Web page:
52. The king, being thus consoled and congratulated by those well-trusted Brāhmans, dismissed from his mind all unwelcome suspicion and rose to a still higher degree of joy;
53. And well-pleased he gave to those most excellent of the twice-born rich treasures with all due honour, — ‘May he become the ruler of the earth according to your words, and may he retire to the woods when he attains old age.’
54. Then having learned by signs and through the power of his penances this birth of him who was to destroy all birth, the great seer Asita in his thirst for the excellent Law came to the palace of the Śākya king.
55. Him shining with the glory of sacred knowledge and ascetic observances, the king's own priest, — himself a special student among the students of sacred knowledge, — introduced into the royal palace with all due reverence and respect.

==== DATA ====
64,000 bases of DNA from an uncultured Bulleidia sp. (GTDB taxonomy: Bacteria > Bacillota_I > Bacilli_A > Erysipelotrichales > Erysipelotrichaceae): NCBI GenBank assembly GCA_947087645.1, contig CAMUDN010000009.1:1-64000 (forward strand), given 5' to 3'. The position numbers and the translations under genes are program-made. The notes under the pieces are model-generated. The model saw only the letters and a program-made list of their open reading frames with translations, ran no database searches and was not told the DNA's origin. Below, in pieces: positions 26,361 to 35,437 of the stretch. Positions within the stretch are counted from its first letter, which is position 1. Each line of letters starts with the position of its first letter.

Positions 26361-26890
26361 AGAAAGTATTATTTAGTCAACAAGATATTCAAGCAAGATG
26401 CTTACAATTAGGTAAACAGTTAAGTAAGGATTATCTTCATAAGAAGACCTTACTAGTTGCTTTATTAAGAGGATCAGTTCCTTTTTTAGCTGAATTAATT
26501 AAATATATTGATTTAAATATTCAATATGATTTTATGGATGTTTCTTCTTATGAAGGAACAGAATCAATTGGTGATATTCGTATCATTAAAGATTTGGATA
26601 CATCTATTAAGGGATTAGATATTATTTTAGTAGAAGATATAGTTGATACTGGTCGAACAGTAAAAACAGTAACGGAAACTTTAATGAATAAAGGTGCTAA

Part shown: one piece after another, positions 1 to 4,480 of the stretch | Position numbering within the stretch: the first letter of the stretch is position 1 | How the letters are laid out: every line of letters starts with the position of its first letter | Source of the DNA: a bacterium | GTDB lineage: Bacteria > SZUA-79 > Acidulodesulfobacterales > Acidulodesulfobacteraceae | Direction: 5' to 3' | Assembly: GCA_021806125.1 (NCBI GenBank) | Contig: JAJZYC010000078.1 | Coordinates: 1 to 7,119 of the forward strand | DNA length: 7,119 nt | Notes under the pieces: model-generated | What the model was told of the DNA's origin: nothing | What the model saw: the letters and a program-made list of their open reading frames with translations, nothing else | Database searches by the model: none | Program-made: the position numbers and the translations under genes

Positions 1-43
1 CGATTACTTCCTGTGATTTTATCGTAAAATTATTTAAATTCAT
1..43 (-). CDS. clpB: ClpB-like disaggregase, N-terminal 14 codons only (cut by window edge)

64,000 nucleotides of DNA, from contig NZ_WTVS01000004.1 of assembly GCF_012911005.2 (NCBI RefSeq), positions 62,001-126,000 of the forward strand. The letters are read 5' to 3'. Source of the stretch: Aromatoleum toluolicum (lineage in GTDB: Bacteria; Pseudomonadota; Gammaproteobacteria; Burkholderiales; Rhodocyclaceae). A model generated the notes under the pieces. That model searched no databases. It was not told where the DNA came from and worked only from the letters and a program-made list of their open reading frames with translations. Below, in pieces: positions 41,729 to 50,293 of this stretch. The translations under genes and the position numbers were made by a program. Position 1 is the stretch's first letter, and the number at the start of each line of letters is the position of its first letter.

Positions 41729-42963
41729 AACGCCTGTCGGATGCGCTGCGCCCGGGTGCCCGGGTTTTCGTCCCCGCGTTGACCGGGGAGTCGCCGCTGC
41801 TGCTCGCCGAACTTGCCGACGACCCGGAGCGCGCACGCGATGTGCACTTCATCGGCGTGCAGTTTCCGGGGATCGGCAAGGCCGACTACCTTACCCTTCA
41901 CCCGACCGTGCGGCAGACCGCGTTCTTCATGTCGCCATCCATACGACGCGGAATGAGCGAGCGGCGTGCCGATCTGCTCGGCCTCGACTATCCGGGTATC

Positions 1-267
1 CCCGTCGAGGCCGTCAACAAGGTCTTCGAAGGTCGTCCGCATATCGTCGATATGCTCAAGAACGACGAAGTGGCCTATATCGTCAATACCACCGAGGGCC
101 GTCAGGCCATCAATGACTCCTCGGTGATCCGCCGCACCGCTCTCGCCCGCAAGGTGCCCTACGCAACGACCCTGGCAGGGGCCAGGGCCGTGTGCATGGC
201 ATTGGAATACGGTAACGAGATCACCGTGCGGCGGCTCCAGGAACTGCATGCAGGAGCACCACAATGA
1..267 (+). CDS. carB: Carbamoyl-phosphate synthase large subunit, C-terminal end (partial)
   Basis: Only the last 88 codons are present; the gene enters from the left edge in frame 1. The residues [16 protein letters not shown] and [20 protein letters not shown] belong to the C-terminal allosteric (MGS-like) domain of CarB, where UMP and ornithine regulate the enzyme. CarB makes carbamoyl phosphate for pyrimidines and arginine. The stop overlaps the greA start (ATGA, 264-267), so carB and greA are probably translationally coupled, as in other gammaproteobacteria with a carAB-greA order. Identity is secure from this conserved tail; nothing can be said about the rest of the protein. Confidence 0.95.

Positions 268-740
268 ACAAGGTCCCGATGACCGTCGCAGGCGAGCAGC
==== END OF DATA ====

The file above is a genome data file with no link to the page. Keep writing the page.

56. He entered into the precincts of the king's gynaeceum, which was all astir with the joy arisen from the birth of the young prince, — grave from his consciousness of power, his pre-eminence in asceticism, and the weight of old age.
57. Then the king, having duly honoured the sage, who was seated in his seat, with water for the feet and an arghya offering, invited him (to speak) with all ceremonies of respect, as did Antideva in olden time to Vaśiṣṭha:
58. ‘I am indeed fortunate, this my family is the object of high favour, that thou shouldst have come to visit me; be pleased to command what I should do, O benign one; I am thy disciple, be pleased to show thy confidence in me.’